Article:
[messaging] Let's run a usability study (was Useability of public-key fingerprints)

Christine Corbett Moran corbett at alum.mit.edu
Thu Mar 13 00:14:40 PDT 2014

I actually do prefer the monsters or unicorns > identicons

>From a usability perspective, making verifying fingerprints (collecting a
zoo of monsters or unicorns) isn't such a bad idea and having some
attachment to your personal fingerprint.

The only concern is I think any imagery may be more difficult to have
fidelity to the original fingerprint vs. something more algorithmic looking
such as the Identicon.

In that sense, if users are scared of "fingerprint" we could also call it
something like a "cryptographic avatar"


On Thu, Mar 13, 2014 at 7:52 AM, Trevor Perrin <trevp at trevp.net> wrote:

> On Wed, Mar 12, 2014 at 11:18 PM, Tom Ritter <tom at ritter.vg> wrote:
>> On 11 March 2014 00:41, Trevor Perrin <trevp at trevp.net> wrote:
>> > Fingerprint Types
>> >  - Visual and poetry fingerprints seem worth including.
>> Does anyone have a preference for type of visual fingerprint?  Some of
>> the implementations I know of are:
>>  - Identicons:
>> http://haacked.com/archive/2007/01/22/Identicons_as_Visual_Fingerprints.aspx/
>>  - Monsters: http://www.splitbrain.org/projects/monsterid
>>  - Wavatars: http://www.shamusyoung.com/twentysidedtale/?p=1462
>>  - Unicorns (really)
>> http://meta.stackoverflow.com/questions/37328/my-godits-full-of-unicorns
>> I think I will go with identicons unless anyone really thinks unicorns
>> is better ;)
> I think this is the most referenced:
> "Hash Visualization: a New Technique to improve Real-World Security"
> https://sparrow.ece.cmu.edu/group/pub/old-pubs/validation.pdf
> As far as poetry goes, I think I missed that, couldn't see it in
>> archives either.  Is there a reference to what poetry fingerprints
>> would look like?  Is it significantly different from english words?
> https://moderncrypto.org/mail-archive/messaging/2014/000125.html
>> > Modulating Speed
>> >  - For the "Spoken Aloud" test, why not just have pairs of subjects
>> compare
>> > the fingerprints by speaking to each other?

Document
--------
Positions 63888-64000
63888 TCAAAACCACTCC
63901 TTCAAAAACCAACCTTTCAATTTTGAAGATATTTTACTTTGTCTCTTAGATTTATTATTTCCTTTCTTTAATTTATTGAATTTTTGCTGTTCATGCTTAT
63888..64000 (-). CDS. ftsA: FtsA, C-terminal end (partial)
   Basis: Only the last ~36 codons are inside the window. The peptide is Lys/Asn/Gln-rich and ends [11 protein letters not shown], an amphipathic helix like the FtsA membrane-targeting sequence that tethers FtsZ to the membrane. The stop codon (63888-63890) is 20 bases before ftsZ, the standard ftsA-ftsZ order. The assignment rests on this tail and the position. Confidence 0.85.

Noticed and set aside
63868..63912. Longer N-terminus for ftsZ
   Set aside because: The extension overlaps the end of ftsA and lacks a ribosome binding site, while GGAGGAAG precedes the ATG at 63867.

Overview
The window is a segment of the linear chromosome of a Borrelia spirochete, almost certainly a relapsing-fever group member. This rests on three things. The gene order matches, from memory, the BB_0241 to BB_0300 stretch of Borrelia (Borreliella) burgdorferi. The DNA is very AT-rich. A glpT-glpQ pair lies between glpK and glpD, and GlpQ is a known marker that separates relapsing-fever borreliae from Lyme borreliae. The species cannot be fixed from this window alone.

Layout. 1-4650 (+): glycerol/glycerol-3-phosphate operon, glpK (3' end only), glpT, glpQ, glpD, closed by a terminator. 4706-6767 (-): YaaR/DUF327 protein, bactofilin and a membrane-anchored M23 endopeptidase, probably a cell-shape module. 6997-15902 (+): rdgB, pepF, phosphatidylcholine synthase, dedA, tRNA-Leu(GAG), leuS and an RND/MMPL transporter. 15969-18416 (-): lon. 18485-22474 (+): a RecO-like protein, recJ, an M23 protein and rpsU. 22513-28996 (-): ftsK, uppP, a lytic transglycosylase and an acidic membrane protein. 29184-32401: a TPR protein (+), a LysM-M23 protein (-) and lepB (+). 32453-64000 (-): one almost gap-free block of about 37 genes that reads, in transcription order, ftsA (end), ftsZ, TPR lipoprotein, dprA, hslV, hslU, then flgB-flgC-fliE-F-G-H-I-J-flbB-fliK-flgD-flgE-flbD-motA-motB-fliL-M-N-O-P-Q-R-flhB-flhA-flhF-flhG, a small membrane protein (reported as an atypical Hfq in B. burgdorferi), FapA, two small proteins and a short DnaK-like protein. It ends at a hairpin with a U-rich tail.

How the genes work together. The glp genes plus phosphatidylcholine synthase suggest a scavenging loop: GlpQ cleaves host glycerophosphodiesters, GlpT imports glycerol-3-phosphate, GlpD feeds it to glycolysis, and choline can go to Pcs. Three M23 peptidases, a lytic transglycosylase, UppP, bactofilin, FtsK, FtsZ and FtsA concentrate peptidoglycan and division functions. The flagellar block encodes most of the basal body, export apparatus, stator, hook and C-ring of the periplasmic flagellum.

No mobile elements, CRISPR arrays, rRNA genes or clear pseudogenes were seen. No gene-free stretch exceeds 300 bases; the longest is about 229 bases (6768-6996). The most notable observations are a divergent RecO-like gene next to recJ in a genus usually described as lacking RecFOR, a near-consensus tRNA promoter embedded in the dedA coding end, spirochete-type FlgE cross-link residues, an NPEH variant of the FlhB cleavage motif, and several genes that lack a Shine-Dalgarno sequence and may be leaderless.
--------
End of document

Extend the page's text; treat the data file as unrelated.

>> Is the idea here to make the speed at which fingerprints are read
>> variable, but out of the control of the experiement conductor, so it's
>> variable in a "simulating the real world" sense?
> Yeah, it seems like a more realistic test, since it allows subjects to
> come up with clever strategies to communicate things (e.g. a phonetic
> alphabet), or stumble over things (accents, getting confused over where
> they are in the char sequence, etc.)
> > Error Rates
>> >  - I'm not sure about the '"One Subtle Flaw" case, because the
>> fingerprints
>> > have different notions of "tokens" so this will be hard to compare
>> between
>> > formats.  Also, it doesn't model a realistic attacker.
>> I agree it doesn't model a real attacker, but I thought it might help
>> us draw conclusions better.  Instead of just saying "Most users are
>> not fooled by a 2^80 match", perhaps we can say "If users actually
>> verify fingerprints, most are not fooled by any unmatching bytes."
>> Across the spectrum of unmatching bytes (from all bytes unmatching to
>> no bytes unmatching) test points along the spectrum to see if there's
>> a dropoff.  Granted we're only testing a couple points, but it seemed
>> this was a good point on the spectrum.
> Maybe, though I still think it's less useful than considering plausible
> attacks, so I wouldn't put that test as a high priority.
> Trevor
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